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Another Brooklyn: A Novel Hardcover – Deckle Edge, August 9, 2016
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From the Publisher
Author Jacqueline Woodson
The opening lines of Another Brooklyn
For a long time, my mother wasn't dead yet. Mine could have been a more tragic story. My father could have given in to the bottle or the needle or a woman and left my brother and me to care for ourselves—or worse, in the care of New York City Children's Services, where, my father said, there was seldom a happy ending. But this didn't happen. I know now that what is tragic isn't the moment. It is the memory.
If we had had jazz, would we have survived differently? If we had known our story was a blues with a refrain running through it, would we have lifted our heads, said to each other, This is memory again and again until the living made sense? Where would we be now if we had known there was a melody to our madness? Because even though Sylvia, Angela, Gigi, and I came together like a jazz improv—half notes tentatively moving toward one another until the ensemble found its footing and the music felt like it had always been playing—we didn't have jazz to know this was who we were. We had the Top 40 music of the 1970s trying to tell our story. It never quite figured us out.
The summer I turned fifteen, my father sent me to a woman he had found through his fellow Nation of Islam brothers. An educated sister, he said, who I could talk to. By then, I was barely speaking. Where words had once flowed easily, I was suddenly silent, breath snatched from me, replaced by a melancholy my family couldn't understand.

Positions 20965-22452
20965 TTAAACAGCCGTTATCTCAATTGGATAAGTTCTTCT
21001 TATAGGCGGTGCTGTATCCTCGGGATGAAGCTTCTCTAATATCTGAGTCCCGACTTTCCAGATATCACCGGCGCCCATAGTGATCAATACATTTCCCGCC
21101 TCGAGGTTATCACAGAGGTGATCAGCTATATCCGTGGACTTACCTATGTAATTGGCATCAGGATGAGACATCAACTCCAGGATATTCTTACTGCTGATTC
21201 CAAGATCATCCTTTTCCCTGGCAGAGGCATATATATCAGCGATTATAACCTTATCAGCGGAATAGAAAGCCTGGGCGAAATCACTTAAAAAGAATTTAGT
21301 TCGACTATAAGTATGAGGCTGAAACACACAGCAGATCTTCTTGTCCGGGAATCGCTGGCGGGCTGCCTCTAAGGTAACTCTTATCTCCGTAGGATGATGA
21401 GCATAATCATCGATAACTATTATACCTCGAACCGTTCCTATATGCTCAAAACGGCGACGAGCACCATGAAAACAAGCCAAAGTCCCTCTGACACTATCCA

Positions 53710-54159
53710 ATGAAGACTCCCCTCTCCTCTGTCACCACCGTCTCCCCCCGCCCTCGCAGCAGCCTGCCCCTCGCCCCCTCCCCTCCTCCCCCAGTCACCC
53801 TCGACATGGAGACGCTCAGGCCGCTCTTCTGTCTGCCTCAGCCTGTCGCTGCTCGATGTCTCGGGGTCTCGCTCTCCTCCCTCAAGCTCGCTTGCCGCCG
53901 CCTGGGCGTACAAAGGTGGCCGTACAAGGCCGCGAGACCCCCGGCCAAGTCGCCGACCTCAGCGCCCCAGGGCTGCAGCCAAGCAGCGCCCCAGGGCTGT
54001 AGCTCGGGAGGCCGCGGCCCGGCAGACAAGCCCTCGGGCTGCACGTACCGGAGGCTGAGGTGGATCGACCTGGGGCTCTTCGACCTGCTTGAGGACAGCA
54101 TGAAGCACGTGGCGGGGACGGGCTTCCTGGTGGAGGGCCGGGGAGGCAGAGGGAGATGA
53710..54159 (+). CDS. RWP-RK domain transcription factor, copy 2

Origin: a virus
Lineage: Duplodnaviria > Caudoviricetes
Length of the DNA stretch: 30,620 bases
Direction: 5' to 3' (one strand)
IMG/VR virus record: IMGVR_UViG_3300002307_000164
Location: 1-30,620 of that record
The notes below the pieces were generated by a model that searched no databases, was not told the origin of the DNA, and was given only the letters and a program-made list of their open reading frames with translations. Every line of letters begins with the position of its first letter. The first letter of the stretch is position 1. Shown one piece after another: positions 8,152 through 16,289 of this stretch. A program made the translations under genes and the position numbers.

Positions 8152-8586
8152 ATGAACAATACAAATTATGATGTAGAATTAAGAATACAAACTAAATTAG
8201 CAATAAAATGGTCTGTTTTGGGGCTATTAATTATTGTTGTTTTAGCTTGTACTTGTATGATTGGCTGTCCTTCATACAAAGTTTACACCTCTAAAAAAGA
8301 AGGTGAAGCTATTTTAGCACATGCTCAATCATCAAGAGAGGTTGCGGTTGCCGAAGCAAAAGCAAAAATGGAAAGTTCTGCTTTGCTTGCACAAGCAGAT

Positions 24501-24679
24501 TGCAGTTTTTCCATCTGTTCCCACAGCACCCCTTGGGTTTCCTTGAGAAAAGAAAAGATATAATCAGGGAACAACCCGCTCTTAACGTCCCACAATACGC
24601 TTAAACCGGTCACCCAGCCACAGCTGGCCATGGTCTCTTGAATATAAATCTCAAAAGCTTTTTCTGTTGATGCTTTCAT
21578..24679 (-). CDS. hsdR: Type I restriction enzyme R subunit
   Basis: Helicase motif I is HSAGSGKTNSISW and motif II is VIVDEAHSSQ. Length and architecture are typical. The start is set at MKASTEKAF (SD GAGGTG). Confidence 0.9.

Sister Sonja was a thin woman, her brown face all angles beneath a black hijab. So this is who the therapist became to me—the woman with the hijab, fingers tapered, dark eyes questioning. By then, maybe it was too late.
An Amazon Best Book of August 2016: Another Brooklyn, Jacqueline Woodson’s first adult novel in twenty years is nothing short of remarkable. Her protagonist, August, is one of four girls coming of age in 1970s Brooklyn who become “always and all ways” friends until one by one their lives take different turns. Woodson is able to convey so much with so little—her words and sentences are beautifully crafted to fill you with emotion and understanding in a single line that feels effortless and light. The girls’ lives move to the beat of disco rhythms, the chant of Double Dutch, and later the pleas of their boyfriends to do just this one thing…Their neighborhood is both lifeline and trap, as so many places are, and it’s hard to say for sure why some break the tether and others become what they once scorned. Another Brooklyn is a breathtaking account of growing up female and black in a time of conflicting pressures and crushing assumptions, and in doing so creating a lifetime of memories. --Seira Wilson, The Amazon Book Review
From School Library Journal